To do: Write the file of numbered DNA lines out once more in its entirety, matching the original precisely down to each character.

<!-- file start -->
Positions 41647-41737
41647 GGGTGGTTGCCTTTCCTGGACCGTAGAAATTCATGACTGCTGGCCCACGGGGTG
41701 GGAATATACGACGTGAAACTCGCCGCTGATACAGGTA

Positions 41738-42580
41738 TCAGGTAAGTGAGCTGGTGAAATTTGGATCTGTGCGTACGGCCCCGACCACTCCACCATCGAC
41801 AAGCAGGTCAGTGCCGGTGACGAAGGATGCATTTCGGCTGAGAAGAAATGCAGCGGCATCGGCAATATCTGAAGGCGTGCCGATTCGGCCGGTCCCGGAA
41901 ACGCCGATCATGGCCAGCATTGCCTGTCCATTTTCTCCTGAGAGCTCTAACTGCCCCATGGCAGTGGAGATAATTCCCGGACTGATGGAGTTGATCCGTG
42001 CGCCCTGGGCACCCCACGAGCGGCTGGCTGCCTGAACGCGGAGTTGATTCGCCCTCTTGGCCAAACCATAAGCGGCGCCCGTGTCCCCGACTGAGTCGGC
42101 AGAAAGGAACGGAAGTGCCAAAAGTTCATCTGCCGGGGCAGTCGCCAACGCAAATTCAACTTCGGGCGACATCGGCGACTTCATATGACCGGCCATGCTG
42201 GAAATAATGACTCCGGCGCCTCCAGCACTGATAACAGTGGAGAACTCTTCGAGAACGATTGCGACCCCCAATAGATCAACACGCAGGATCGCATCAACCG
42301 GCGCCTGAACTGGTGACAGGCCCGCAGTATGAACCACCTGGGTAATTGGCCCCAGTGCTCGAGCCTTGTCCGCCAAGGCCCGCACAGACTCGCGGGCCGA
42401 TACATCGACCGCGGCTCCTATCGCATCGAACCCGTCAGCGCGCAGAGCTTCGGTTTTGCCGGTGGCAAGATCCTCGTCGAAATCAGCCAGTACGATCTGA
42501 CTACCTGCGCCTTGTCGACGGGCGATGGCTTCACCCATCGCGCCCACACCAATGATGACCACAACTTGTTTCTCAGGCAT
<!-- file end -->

Positions 41647-41737
41647 GGGTGGTTGCCTTTCCTGGACCGTAGAAATTCATGACTGCTGGCCCACGGGGTG
41701 GGAATATACGACGTGAAACTCGCCGCTGATACAGGTA

Positions 41738-42580
41738 TCAGGTAAGTGAGCTGGTGAAATTTGGATCTGTGCGTACGGCCCCGACCACTCCACCATCGAC
41801 AAGCAGGTCAGTGCCGGTGACGAAGGATGCATTTCGGCTGAGAAGAAATGCAGCGGCATCGGCAATATCTGAAGGCGTGCCGATTCGGCCGGTCCCGGAA
41901 ACGCCGATCATGGCCAGCATTGCCTGTCCATTTTCTCCTGAGAGCTCTAACTGCCCCATGGCAGTGGAGATAATTCCCGGACTGATGGAGTTGATCCGTG
42001 CGCCCTGGGCACCCCACGAGCGGCTGGCTGCCTGAACGCGGAGTTGATTCGCCCTCTTGGCCAAACCATAAGCGGCGCCCGTGTCCCCGACTGAGTCGGC
42101 AGAAAGGAACGGAAGTGCCAAAAGTTCATCTGCCGGGGCAGTCGCCAACGCAAATTCAACTTCGGGCGACATCGGCGACTTCATATGACCGGCCATGCTG
42201 GAAATAATGACTCCGGCGCCTCCAGCACTGATAACAGTGGAGAACTCTTCGAGAACGATTGCGACCCCCAATAGATCAACACGCAGGATCGCATCAACCG
42301 GCGCCTGAACTGGTGACAGGCCCGCAGTATGAACCACCTGGGTAATTGGCCCCAGTGCTCGAGCCTTGTCCGCCAAGGCCCGCACAGACTCGCGGGCCGA
42401 TACATCGACCGCGGCTCCTATCGCATCGAACCCGTCAGCGCGCAGAGCTTCGGTTTTGCCGGTGGCAAGATCCTCGTCGAAATCAGCCAGTACGATCTGA
42501 CTACCTGCGCCTTGTCGACGGGCGATGGCTTCACCCATCGCGCCCACACCAATGATGACCACAACTTGTTTCTCAGGCAT